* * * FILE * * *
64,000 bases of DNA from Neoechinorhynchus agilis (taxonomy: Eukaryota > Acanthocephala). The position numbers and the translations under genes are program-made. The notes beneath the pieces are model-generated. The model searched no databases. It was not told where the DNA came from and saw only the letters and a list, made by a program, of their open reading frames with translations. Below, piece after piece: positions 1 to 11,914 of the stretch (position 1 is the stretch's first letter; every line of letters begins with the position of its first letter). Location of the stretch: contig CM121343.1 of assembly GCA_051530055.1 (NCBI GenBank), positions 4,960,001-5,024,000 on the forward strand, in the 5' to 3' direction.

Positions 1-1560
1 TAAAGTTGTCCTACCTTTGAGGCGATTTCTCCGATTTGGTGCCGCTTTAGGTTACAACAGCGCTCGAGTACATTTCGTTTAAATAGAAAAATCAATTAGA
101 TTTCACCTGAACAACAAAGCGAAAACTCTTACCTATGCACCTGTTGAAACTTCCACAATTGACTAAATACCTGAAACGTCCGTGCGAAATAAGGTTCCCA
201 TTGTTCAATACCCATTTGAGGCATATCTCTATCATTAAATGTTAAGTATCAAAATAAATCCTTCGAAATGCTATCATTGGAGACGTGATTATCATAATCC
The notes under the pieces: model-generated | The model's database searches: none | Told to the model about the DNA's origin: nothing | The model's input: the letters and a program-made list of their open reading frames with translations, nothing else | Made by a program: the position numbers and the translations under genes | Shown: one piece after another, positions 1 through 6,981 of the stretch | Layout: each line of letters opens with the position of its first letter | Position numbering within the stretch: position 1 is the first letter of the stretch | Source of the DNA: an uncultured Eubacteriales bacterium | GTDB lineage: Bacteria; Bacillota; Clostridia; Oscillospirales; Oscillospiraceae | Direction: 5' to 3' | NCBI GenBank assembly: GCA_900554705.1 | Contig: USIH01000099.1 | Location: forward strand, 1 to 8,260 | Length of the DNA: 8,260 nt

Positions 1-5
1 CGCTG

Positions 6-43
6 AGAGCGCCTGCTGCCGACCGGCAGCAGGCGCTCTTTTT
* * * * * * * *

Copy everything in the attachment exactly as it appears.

64,000 bases of DNA from Neoechinorhynchus agilis (taxonomy: Eukaryota > Acanthocephala). The position numbers and the translations under genes are program-made. The notes beneath the pieces are model-generated. The model searched no databases. It was not told where the DNA came from and saw only the letters and a list, made by a program, of their open reading frames with translations. Below, piece after piece: positions 1 to 11,914 of the stretch (position 1 is the stretch's first letter; every line of letters begins with the position of its first letter). Location of the stretch: contig CM121343.1 of assembly GCA_051530055.1 (NCBI GenBank), positions 4,960,001-5,024,000 on the forward strand, in the 5' to 3' direction.

Positions 1-1560
1 TAAAGTTGTCCTACCTTTGAGGCGATTTCTCCGATTTGGTGCCGCTTTAGGTTACAACAGCGCTCGAGTACATTTCGTTTAAATAGAAAAATCAATTAGA
101 TTTCACCTGAACAACAAAGCGAAAACTCTTACCTATGCACCTGTTGAAACTTCCACAATTGACTAAATACCTGAAACGTCCGTGCGAAATAAGGTTCCCA
201 TTGTTCAATACCCATTTGAGGCATATCTCTATCATTAAATGTTAAGTATCAAAATAAATCCTTCGAAATGCTATCATTGGAGACGTGATTATCATAATCC
The notes under the pieces: model-generated | The model's database searches: none | Told to the model about the DNA's origin: nothing | The model's input: the letters and a program-made list of their open reading frames with translations, nothing else | Made by a program: the position numbers and the translations under genes | Shown: one piece after another, positions 1 through 6,981 of the stretch | Layout: each line of letters opens with the position of its first letter | Position numbering within the stretch: position 1 is the first letter of the stretch | Source of the DNA: an uncultured Eubacteriales bacterium | GTDB lineage: Bacteria; Bacillota; Clostridia; Oscillospirales; Oscillospiraceae | Direction: 5' to 3' | NCBI GenBank assembly: GCA_900554705.1 | Contig: USIH01000099.1 | Location: forward strand, 1 to 8,260 | Length of the DNA: 8,260 nt

Positions 1-5
1 CGCTG

Positions 6-43
6 AGAGCGCCTGCTGCCGACCGGCAGCAGGCGCTCTTTTT